first_img WhatsApp RELATED ARTICLESMORE FROM AUTHOR WhatsApp Twitter Pinterest By Steven Miller – 14th July 2020 Twitter News Pinterest Home News Community Portlaoise’s newest shop sells €1 million winning lotto ticket NewsCommunity TAGSLottoMcSorley’s Centra Previous articleNumber of Coronavirus cases in Laois hold relatively steadyNext articleLaois dairy farmer to feature on Irish Grassland Association online event Steven Millerhttp://www.laoistoday.ieSteven Miller is owner and managing editor of From Laois, Steven studied Journalism in DCU and has 14 years experience in the media, almost 10 of those in an editorial role. Husband of Emily, father of William and Lillian, he’s happiest when he’s telling stories or kicking a point.center_img Electric Picnic Less than two weeks after opening, McSorley’s Centra on the Mountrath Road in Portlaoise has sold a €1 million winning lotto ticket.The ticket was sold for last Saturday’s Lotto Plus 1 draw and claimed the €1 million prize.McSorley’s Centra was originally based on the Mountmellick Road in Portlaoise before it relocated to the site of the old Lewis Opel garage on the Mountrath Road.It was due to open earlier this year but due to the Coronavirus restriction, it was delayed until July 1.“As a retailer, the next best thing to winning the Lotto is to sell a winning ticket to one of your customers,” said owner Martin McSorley. Portlaoise’s newest shop sells €1 million winning lotto ticket Facebook Bizarre situation as Ben Brennan breaks up Fianna Fáil-Fine Gael arrangement to take Graiguecullen-Portarlington vice-chair role Facebook Electric Picnic Laois Councillor ‘amazed’ at Electric Picnic decision to apply for later date for 2021 festival “Some retailers could wait years to sell a life-changing Lotto jackpot prize so to do it within a matter of days is very special for everybody involved in the shop.“As a brand new local business, we don’t have regular customers at the moment so somebody came into our store last Saturday to probably suss us out for the first time. It’s just mad to think that they essentially left the store as a millionaire.“We are truly delighted for them, whoever they are and I hope that they continue to keep shopping with us for many years to come,” he laughed.Originally from Tubberycurry in Sligo, Martin McSorley explained that the opening of his store was fraught with difficulties due to the on-going public health emergency but said that all of the hard work which was endured has more than been made up for with his maiden Lotto win.“The win really is vindication in our decision to open the store. We were originally due to open the doors last February and then Covid-19 hit and it threw our plans right out the window.“Following a lot of difficult decisions and very hard work, we managed to pull together and get the store open on the 1st July. We now have 14 local people employed in the store and we hope that we become an integral part of the local community for many years to come,” he added.A statement from the National Lottery said they have still to hear from the newest Laois millionaire.“We have yet to hear from this lucky Laois winner so we’re asking all our Lotto players who bought a ticket for Saturday’s draw in McSorley’s Centre store to check their tickets very carefully.“If you do happen to be this lucky winner, be sure to sign the back of the ticket and contact our prize claims team on 1800 666 222 or email [email protected] and we will make arrangements to get your prize.”The winning numbers from Saturday night’s Lotto Plus 1 draw were: 04, 23, 32, 33, 38, 46 and the bonus number was 21.The Laois Lotto player incredibly becomes the 13th Lotto millionaire of 2020. Overall this year, the National Lottery has made 18 brand new millionaires through the Lotto, EuroMillions and Daily Million games.SEE ALSO – Peavoy Financial Planning: Peace of mind for the family Electric Picnic organisers release statement following confirmation of new festival datelast_img read more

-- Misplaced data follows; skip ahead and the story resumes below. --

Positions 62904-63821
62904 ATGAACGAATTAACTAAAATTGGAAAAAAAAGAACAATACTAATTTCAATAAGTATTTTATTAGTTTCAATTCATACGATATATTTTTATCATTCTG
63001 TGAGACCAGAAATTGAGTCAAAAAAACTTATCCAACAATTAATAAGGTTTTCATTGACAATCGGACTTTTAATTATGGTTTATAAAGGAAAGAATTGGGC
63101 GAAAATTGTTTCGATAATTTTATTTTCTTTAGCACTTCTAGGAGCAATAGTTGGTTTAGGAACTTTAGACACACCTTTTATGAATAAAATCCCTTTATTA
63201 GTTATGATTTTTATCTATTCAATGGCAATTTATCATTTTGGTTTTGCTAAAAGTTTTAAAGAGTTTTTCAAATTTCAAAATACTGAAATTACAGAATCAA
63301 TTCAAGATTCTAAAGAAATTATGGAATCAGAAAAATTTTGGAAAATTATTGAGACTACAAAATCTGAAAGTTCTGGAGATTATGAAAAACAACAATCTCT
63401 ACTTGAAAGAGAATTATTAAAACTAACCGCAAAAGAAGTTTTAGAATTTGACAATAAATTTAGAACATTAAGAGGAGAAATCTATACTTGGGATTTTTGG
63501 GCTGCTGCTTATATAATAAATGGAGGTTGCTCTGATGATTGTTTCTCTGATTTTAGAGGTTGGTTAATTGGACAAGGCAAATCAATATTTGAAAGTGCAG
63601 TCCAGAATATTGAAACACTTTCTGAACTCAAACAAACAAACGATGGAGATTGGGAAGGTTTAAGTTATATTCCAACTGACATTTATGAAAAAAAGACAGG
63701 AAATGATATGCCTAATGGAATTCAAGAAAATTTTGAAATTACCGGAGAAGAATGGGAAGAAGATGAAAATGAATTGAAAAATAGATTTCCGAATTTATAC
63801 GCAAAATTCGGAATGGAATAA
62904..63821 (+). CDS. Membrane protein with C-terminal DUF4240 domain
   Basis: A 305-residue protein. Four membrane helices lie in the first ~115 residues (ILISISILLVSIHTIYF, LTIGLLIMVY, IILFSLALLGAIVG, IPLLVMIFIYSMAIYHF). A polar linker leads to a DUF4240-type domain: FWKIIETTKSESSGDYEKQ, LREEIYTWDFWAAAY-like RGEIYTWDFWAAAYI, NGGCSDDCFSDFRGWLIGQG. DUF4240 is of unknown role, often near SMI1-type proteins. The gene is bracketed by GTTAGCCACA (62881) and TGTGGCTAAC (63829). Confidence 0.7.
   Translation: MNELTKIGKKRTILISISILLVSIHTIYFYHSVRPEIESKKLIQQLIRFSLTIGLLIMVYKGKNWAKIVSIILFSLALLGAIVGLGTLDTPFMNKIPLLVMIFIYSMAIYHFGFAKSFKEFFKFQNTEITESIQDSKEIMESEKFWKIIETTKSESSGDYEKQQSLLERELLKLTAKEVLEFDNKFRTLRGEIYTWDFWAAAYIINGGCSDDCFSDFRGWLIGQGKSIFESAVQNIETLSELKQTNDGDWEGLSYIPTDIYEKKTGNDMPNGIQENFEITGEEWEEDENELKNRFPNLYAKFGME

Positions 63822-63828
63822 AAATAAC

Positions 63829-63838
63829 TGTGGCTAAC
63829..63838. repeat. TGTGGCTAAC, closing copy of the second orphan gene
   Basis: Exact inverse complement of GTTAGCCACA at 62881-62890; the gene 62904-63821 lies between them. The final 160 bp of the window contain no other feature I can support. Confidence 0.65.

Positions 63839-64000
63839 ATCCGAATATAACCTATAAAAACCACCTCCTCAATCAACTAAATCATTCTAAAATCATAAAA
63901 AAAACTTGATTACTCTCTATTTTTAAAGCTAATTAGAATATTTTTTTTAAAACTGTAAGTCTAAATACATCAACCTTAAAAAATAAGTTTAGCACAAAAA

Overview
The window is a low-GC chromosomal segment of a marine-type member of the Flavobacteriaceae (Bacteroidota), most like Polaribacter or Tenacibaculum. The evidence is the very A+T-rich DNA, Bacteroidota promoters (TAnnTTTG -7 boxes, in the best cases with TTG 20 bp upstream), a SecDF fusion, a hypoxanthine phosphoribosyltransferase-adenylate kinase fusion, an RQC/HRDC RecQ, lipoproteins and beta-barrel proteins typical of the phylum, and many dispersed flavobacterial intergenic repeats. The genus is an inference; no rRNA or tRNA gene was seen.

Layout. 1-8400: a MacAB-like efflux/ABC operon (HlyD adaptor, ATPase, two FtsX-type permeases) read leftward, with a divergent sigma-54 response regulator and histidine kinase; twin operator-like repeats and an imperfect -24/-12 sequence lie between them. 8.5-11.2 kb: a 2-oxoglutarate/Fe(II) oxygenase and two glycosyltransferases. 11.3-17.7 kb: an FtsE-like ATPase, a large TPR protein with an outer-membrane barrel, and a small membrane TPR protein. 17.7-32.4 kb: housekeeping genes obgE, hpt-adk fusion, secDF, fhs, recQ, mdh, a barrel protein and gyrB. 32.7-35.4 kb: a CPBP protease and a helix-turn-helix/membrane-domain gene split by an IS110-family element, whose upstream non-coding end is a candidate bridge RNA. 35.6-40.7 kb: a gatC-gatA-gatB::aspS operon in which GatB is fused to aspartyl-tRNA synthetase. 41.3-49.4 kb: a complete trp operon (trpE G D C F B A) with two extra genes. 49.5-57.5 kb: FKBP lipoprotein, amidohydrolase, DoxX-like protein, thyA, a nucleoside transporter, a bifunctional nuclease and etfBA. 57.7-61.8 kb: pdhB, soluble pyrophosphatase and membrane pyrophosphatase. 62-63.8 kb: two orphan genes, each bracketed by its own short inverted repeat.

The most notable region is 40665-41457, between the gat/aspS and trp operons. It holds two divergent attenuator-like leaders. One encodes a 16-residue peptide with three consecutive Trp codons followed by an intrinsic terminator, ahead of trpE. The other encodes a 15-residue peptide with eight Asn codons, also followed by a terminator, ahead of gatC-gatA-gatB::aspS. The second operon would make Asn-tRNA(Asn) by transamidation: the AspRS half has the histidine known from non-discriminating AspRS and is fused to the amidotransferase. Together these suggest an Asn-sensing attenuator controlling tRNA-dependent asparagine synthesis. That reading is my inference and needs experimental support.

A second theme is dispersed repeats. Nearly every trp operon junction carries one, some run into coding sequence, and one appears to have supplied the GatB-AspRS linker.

Prices of Cheaper Fertiliser Blends Will be Monitored – Dr. Tufton